However, there is a second test to be applied. The decision maker must consider whether there are exceptional circumstances which would render refusal of the application or breach of ECHR, because it would result in unjustifiably harsh consequences for the applicant's family. When the refusal of a decision definitely would result in unjustifiably harsh consequences, the entry clearance must be granted.

The Home Office defines these harsh consequences in the guidance as ones which involve a harsh outcome for the applicant or the family, which is not justified by the public interest of maintaining effective immigration controls. This is described as a high threshold, and it is likely only to occur in unusual cases, where the applicants would be permitted to rely on other credible and reliable sources of income. However, this test is not as high as the ultimate test, where unjustifiably harsh circumstances would definitely result. If the applicant has established a family life in precarious circumstances when they have limited leave to enter or remain in the UK, something very compelling is required to outweigh the public interest in refusal. Likewise where family life formed or existed with a person outside the UK who had no right to enter the UK, and does not meet the requirements of the Rules for entry clearance, Article 8 does not require that they be granted entry in the absence of such exceptional circumstances. So the key question in the assessment is why can't the UK partner go and remain overseas, to continue or maintain their family life with the applicant.

The relevant factors according to the Home Office guidance is a consideration of all the circumstances of the case in each application. The guidance provides a non-exhaustive list of relevant factors to be considered.

The guidance gives some examples of what would not usually be considered unjustifiably harsh consequences. The guidance points out examples where unjustifiably harsh consequences might be considered. One is if the applicant and the partner have a child in the UK with serious mental health or learning difficulties, or the applicant's partner has a genuine and subsisting parental relationship with a child in the UK of her former relationship, and is taking an active role in the child's upbringing.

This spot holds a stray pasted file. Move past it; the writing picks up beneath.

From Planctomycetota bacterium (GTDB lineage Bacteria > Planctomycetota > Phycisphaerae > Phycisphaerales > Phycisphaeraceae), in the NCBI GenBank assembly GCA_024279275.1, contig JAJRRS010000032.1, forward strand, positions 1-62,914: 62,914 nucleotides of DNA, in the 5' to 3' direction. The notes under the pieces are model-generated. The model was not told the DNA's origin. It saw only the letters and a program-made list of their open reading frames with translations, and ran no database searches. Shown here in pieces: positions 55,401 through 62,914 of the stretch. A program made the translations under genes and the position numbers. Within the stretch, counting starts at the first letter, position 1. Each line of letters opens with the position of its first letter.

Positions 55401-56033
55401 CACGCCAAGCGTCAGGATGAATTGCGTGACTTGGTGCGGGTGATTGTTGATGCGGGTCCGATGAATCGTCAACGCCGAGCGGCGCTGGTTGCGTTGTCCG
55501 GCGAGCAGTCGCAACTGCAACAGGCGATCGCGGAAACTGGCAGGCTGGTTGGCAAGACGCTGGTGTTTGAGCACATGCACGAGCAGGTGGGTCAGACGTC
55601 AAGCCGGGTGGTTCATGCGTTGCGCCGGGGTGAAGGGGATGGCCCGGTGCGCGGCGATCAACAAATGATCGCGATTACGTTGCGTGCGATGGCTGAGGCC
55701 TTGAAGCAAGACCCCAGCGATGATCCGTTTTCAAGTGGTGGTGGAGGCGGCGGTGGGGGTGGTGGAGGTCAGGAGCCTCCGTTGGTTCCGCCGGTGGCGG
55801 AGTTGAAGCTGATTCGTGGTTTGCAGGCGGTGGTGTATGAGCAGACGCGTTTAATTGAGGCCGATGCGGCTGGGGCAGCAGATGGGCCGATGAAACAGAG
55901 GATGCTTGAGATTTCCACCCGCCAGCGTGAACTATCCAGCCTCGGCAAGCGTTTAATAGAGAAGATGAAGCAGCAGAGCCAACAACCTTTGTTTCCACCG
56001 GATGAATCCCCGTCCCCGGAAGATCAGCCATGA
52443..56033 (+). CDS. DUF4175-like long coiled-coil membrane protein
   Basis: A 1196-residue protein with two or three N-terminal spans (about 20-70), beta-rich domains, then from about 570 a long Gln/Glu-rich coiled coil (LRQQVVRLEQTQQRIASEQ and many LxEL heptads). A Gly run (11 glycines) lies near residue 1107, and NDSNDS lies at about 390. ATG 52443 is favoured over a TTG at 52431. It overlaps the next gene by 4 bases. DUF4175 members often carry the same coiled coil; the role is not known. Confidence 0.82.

The creation of two evidential categories is difficult to justify. Why not just allow all applicants to rely on these other sources of income. Why create two categories?

The income and financial support derived from the other sources must enable the minimum income requirement to be met and paragraph 21A makes therefore a genuineness test, with the onus on the applicant to demonstrate the third party support employment and self-employment.

About the author: Danielle Cohen is an immigration and human rights lawyer with over 20 years' experience. Danielle and her team of solicitors and lawyers at Danielle Cohen UK Immigration Solicitors offer specialist advice on all aspects of UK immigration law.
This blog post originally appeared on the Danielle Cohen UK Immigration Solicitors blog and is reproduced here with permission and thanks.

Any views expressed are those of the author and do not necessarily represent the views of EIN